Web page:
Canopy Growth is Pushing CGC Stock to an Inflection Point

It’s an admittedly tired trope regarding Canopy Growth (NYSE:CGC). Many owners of CGC stock have largely learned to ignore the rhetoric, recognizing it takes money now to make money later. The company’s heavy spending is setting the stage for a bright future rather than an impressive present.

Canopy Growth is Pushing CGC Stock to an Inflection Point

Source: Shutterstock

What most Canopy Growth stock owners may not fully appreciate is the extent to which the company is — figuratively and somewhat literally — betting the farm on a future that may or may not materialize.

Wednesday’s post-close earnings report may help the market better understand this reality, at a point when more than a handful of investors were already starting to entertain doubts.

Seemingly Healthy, But Check Under the Hood

It has been true of every pot stock from Aphria (NYSE:APHA) to Tilray (NASDAQ:TLRY). Even before Canada legalized recreational marijuana in October of last year, its primary players were jockeying for position.

Translation: Those cannabis companies were spending money however they could get it in order to acquire or at least tie-up partners before a rival company did.

Canopy Growth was able to take a different, healthier route to that destination. Constellation Brands (NYSE:STZ), which makes a variety of spirits and beers including Black Velvet Whisky and Corona (respectively), made a modest investment in the company in 2017, but upped its stake in 2018 with a hefty $4 billion investment in CGC stock.

The move gave roughly 40% of the cannabis company to Constellation, and gave Canopy Growth a much-needed cash infusion.

A big chunk of that funding was still on the books as of the quarter ending in March too. Canopy Growth’s balance sheet consisted of $2.5 billion in cash, and a little more than $2 billion worth of marketable securities. Canopy Growth, it seems, is liquid even if $3.4 billion has been earmarked for the purchase of Acreage Holdings if and when the United States legalizes cannabis at the federal level.

Don’t think for a minute the company’s books are as clean as they may seem with just a cursory glance, though. The potential liabilities are stacking up, even if not in the usual places.

Canopy Growth Stock as Cheap Currency

Bloomberg Intelligence analyst Kenneth Shea rang the alarm bells last month, cautioning investors that heavy writedowns were likely to be seen for pot companies during the earnings season currently underway.

The accounting adjustments are a means of re-valuing an acquired company once it has been integrated into an existing operation, to better reflect that deal’s true value to the buyer.

Company purchases are initially added to the ‘goodwill’ line of the balance sheet … a somewhat arbitrary figure that exists only because a deal has to be debited somewhere, and credited somewhere else. Over time, if an acquisition doesn’t add tangible value quickly enough (or at all) the amount of goodwill on the books is reduced. It’s not a cash expense, but damaging all the same.

Shea specifically names Aphria, Aurora Cannabis (NYSE:ACB) and — you guessed it — Canopy Growth as names particularly vulnerable to writedowns.

It’s not an unreasonable concern. As of the end of the fourth fiscal quarter in March, Canopy Growth was carrying $1.5 billion worth of goodwill on its balance sheet.

Other concerns sitting on the balance sheet include $842 million worth of long-term debt that cost the company nearly $12 million in interest payments during the three-month stretch.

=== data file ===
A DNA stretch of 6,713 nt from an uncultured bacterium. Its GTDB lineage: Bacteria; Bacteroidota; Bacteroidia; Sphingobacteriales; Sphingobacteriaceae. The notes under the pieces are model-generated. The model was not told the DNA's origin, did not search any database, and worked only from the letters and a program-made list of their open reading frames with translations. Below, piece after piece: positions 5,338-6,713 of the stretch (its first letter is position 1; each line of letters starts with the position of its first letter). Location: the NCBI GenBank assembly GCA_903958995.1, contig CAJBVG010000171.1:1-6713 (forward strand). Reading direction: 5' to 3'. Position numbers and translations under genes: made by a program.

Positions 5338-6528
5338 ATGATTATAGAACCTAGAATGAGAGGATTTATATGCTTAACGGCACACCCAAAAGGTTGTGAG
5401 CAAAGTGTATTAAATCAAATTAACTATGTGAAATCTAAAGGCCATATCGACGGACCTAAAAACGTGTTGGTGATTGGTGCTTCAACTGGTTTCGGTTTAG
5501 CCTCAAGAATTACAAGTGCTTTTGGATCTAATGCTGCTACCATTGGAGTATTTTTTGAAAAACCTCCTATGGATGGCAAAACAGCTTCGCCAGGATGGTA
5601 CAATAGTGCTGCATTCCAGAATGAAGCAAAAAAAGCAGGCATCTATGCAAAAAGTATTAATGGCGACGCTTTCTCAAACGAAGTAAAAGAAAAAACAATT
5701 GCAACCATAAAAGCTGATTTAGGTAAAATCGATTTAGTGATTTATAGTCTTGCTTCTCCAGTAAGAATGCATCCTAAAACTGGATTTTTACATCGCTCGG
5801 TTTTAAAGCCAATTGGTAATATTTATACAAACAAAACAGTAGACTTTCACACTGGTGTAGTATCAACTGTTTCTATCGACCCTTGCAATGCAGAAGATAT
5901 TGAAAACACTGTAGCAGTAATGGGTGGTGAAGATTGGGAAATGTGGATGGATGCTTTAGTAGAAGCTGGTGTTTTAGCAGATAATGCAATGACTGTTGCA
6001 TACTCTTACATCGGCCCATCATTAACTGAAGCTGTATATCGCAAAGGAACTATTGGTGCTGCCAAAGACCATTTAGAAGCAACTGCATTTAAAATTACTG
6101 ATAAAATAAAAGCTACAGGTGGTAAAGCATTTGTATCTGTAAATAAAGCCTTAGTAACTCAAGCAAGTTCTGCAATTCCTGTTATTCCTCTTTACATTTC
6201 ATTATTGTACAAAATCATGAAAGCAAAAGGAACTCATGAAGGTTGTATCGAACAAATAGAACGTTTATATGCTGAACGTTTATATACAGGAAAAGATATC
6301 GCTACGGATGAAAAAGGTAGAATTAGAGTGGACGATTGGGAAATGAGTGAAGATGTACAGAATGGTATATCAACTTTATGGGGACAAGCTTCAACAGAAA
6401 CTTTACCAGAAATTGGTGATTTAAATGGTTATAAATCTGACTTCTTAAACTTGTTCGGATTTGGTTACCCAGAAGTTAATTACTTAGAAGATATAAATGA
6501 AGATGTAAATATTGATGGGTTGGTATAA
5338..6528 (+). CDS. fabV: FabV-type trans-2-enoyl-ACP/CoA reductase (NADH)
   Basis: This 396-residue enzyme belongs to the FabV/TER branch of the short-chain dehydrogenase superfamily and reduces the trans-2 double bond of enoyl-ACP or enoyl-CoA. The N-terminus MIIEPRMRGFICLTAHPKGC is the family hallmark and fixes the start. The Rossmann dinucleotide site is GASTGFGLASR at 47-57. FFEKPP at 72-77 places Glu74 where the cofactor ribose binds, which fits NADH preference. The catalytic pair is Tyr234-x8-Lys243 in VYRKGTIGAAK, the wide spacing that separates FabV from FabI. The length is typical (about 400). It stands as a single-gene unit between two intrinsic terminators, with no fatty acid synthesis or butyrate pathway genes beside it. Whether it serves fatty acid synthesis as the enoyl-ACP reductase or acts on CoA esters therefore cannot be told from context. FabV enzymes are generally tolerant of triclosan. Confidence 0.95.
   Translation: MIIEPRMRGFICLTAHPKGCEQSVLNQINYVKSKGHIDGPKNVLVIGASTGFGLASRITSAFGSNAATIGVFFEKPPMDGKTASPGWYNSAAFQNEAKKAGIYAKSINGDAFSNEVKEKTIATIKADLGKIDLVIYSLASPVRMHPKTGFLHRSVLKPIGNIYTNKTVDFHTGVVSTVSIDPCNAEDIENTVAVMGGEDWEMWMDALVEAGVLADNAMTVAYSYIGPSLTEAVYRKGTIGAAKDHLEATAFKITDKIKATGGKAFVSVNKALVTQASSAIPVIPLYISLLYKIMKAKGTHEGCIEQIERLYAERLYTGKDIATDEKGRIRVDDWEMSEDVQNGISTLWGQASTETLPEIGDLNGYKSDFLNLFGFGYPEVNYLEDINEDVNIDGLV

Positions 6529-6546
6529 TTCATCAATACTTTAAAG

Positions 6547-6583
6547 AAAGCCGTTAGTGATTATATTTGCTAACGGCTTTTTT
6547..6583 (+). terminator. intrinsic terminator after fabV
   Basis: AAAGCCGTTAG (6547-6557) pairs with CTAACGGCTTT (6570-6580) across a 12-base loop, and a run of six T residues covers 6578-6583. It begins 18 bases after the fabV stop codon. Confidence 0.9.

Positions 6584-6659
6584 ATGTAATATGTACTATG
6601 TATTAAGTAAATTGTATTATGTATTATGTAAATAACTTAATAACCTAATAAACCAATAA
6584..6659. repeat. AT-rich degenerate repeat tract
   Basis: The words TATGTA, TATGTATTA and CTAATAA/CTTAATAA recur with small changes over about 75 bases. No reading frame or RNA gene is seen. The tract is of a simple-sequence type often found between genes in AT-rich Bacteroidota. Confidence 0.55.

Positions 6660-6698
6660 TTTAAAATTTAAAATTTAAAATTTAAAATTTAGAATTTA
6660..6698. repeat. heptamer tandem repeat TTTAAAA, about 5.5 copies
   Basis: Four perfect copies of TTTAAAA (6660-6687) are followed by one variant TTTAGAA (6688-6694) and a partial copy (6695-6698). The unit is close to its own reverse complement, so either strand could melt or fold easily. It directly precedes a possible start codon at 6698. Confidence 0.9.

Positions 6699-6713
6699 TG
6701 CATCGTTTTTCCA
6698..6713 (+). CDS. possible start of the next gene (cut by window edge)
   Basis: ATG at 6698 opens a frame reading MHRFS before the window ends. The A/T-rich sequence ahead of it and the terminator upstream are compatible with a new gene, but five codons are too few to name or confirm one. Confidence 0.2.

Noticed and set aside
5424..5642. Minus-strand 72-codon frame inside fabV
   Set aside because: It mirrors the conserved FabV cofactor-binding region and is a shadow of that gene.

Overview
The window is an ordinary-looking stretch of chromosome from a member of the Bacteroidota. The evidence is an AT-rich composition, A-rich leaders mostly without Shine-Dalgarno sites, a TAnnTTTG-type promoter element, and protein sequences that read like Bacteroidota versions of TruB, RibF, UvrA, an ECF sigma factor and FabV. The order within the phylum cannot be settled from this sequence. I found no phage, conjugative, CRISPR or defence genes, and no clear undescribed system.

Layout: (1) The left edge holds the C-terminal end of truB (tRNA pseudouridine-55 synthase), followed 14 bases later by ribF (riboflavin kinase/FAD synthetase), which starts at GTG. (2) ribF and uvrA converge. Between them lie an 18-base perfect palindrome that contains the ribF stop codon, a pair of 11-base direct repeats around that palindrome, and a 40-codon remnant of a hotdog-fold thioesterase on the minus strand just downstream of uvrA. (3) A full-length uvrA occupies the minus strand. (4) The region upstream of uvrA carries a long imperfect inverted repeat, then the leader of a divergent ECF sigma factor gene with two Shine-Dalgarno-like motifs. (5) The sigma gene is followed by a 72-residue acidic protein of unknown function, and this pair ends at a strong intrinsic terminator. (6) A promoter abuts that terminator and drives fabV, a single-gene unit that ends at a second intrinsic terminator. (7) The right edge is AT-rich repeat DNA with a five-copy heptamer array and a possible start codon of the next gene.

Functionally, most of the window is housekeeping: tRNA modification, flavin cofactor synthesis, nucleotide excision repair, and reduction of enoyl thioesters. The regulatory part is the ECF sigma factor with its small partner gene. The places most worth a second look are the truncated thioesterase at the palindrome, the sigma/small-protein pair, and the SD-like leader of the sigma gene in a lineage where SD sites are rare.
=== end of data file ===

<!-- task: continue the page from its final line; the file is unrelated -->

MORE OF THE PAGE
For perspective, Canopy Growth did $226.3 million in revenue for the quarter ending in March.

Perhaps the most alarming, even if not the biggest, expense of all is how much the company’s stock-based compensation has been costing it. In its fourth and final quarter of the year alone, stock-based compensation cost Canopy Growth $93.2 million, $74.7 million of which was effectively part of employee paychecks; the other $18.5 million was linked to milestones achieved by acquired companies. And that wasn’t unusual. For the quarter ending in December, compensation in the form of CGC stock reached $63.9 million.

In both quarters, share-based pay was the company’s single-biggest operating expense, outpacing sales and marketing or R&D spending.

Looking Ahead for CGC Stock

To be fair, other cannabis stocks have employed similar practices, and find themselves in comparable situations as a result. Few investors can convincingly argue that marijuana mania hasn’t largely forced the industry’s most recognizable names to enter an acquisition race they didn’t entirely want to run. Investors so far have been mostly willing to overlook the spending spree.

That’s changing though.

Perhaps with a nudge from CannTrust Holdings (NYSE:CTST) and TILT Holdings (OTC:SVVTF), investors are no longer giving out free passes and ignoring numbers they don’t like. The latter already booked the kind of big writedown Bloomberg’s Shea warned about, while the former has run into serious accounting concerns and has just been busted for unauthorized storage.

That’s not to suggest Canopy Growth has to face an uphill battle when it reports quarterly numbers after Wednesday’s close. But, by most measures, that is what it will be doing.

Bottom line? The backdrop is quickly changing as patience wears thin. Investors may start to pick apart the pieces of Canopy’s books that have thus far been overlooked. If the company can’t justify all of the expenses and balance sheet concerns in a highly convincing way on Wednesday, an already-struggling CGC stock could start another round of bearishness.

As of this writing, James Brumley did not hold a position in any of the aforementioned securities. You can learn more about James at his site,, or follow him on Twitter, at @jbrumley.

Article printed from InvestorPlace Media,

©2023 InvestorPlace Media, LLC